Apologia Pro Vita Sua, by John Henry Newman
This book is an example of a situation where I do not agree with the position of the author, given that he is detailing a departure from Anglican thinking to Catholicism that occurred over the course of many years of study into the church fathers and their thinking first as part of a high Anglican tradition that sought to minimize the gulf between Anglicans and Roman Catholics and then as a leader, eventually a Cardinal, within the Roman Catholic hierarchy. Yet despite this disagreement with the religious positions of the author, I understand on a visceral and personal level why he wrote this book and I can wholeheartedly endorse that and would have taken the same sort of approach that he did had I been in his spot. Indeed, this book has had an influence on me in terms of the way I go about defending my own reputation and speaking out about those attitudes and libels of others that would make it impossible to be a public person of honor, and that is essentially what this book is, a self-defense in rhetorical terms of an author’s change in thinking over time that led him to move, without any sort of dishonesty or dishonorable intent from one position to a very different one.
Why is it that Newman felt it necessary to defend himself? This whole book, taking up more than 150 pages in the version I read, was written in response to a single accusation from a person who has (unlike the author) been forgotten to history. Instead of merely responding angrily to the comment, although the author certainly writes with a high degree of passion, the author lays out the course of his religious journey from the Anglican church to Catholicism and states that his acceptance of the Catholic system of belief and authority resolved the author’s doubts concerning issues of authority as well as the relationship between himself and the various paths that he had studied as a student of the church fathers given his previous efforts at praising a via media between Calvinism and Catholicism that marked the High Church path within the Anglican church. And by revealing that whole path of the author’s thinking, this book is a wonderful example of how someone can change over time and reflect on how this process of change occurs in a way that demonstrates moral consistency and allows one to retain his own sense of honor and integrity. And though I would disagree with the author about the right way to belief, I feel content that he was a man of great integrity.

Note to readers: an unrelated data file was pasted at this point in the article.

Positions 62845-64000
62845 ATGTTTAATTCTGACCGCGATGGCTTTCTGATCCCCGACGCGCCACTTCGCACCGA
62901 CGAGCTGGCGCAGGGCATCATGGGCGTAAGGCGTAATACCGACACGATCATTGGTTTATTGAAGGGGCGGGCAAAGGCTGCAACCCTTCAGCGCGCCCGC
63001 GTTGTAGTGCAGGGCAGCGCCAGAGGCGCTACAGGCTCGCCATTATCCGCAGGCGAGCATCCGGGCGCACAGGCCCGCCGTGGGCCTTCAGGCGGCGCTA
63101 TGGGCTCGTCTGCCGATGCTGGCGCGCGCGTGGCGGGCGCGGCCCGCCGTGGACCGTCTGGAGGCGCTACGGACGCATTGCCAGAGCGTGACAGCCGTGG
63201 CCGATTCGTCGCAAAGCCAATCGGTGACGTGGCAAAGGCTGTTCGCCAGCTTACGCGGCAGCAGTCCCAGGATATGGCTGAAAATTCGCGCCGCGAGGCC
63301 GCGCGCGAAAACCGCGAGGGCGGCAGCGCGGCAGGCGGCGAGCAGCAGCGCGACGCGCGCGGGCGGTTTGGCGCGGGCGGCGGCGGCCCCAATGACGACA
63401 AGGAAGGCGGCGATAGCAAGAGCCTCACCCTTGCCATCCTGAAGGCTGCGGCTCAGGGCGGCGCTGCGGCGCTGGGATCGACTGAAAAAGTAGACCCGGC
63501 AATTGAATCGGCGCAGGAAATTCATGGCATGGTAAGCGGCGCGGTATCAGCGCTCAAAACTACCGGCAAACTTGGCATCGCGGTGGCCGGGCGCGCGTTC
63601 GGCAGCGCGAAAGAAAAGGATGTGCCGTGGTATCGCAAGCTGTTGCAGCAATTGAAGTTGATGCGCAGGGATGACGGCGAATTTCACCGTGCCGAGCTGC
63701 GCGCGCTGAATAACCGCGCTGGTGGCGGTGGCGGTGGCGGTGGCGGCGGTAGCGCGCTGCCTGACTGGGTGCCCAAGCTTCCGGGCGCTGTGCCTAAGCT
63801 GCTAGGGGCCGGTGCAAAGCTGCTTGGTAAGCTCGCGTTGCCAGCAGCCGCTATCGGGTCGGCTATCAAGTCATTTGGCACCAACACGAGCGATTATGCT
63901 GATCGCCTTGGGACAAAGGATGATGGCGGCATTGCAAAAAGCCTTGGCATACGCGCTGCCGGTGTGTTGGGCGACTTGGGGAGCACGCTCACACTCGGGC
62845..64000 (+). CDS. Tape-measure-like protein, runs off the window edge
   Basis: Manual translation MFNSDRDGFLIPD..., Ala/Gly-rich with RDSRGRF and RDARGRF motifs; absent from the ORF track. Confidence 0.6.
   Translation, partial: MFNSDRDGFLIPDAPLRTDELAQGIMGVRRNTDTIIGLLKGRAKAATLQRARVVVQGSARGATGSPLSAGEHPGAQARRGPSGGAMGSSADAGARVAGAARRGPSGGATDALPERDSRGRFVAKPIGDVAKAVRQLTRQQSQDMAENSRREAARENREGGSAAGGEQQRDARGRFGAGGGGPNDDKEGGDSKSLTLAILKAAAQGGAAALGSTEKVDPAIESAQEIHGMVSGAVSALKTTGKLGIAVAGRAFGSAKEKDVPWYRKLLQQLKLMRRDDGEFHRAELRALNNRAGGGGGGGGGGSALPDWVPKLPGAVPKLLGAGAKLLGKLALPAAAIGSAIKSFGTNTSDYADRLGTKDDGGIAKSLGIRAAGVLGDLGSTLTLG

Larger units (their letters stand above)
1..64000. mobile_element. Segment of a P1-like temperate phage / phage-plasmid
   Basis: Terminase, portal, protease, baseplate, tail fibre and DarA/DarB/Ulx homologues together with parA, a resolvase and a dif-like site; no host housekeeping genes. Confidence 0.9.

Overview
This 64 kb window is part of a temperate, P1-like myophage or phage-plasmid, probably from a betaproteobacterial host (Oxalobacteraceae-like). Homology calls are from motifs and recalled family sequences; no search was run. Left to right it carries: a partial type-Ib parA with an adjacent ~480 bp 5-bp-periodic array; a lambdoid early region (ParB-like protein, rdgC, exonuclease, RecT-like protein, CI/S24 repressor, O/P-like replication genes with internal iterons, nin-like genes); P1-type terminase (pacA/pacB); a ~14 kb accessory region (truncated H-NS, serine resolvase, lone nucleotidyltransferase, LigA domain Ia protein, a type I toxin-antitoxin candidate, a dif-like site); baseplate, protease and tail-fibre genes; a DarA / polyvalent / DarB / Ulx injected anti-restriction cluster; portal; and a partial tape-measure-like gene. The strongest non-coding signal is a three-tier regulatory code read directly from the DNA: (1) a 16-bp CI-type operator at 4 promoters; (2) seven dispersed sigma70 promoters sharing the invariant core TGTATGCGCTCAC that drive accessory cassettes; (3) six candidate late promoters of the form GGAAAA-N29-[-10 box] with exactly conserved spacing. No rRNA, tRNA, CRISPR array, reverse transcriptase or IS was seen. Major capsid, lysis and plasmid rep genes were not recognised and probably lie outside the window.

This book begins with an introduction that sets the context of the book and of the life of the author, noting that the book has its genesis in the controversy that he had with Charles Kingsley. After this introduction, the author begins with a discussion of Kingley’s (defective) means of disputing various matters of Newman’s life and reputation. After that the author resolves to meet him in a fashion that answers only the charge of untruthfulness, avoiding responding to the rancor and hostility of Kinglsey’s generally forgotten attack by defending his reputation to the extent that it was necessary to be a public figure trusted and well-regarded by others. This leads to the main content of the book, which is a lengthy discussion of the author’s beliefs and religious practices and behavior over the course of decades, from his time as a student in Oxford, to his work in seeking to encourage a less hostile relationship between Anglicans and Catholics, and finally to a gradual process of conversion from the Anglican faith to the Roman Catholic faith. The end of the book then consists of citations from various thinkers, especially from the Church Fathers, relating to issues of truthfulness and deception that demonstrate his own position on integrity and equivocation.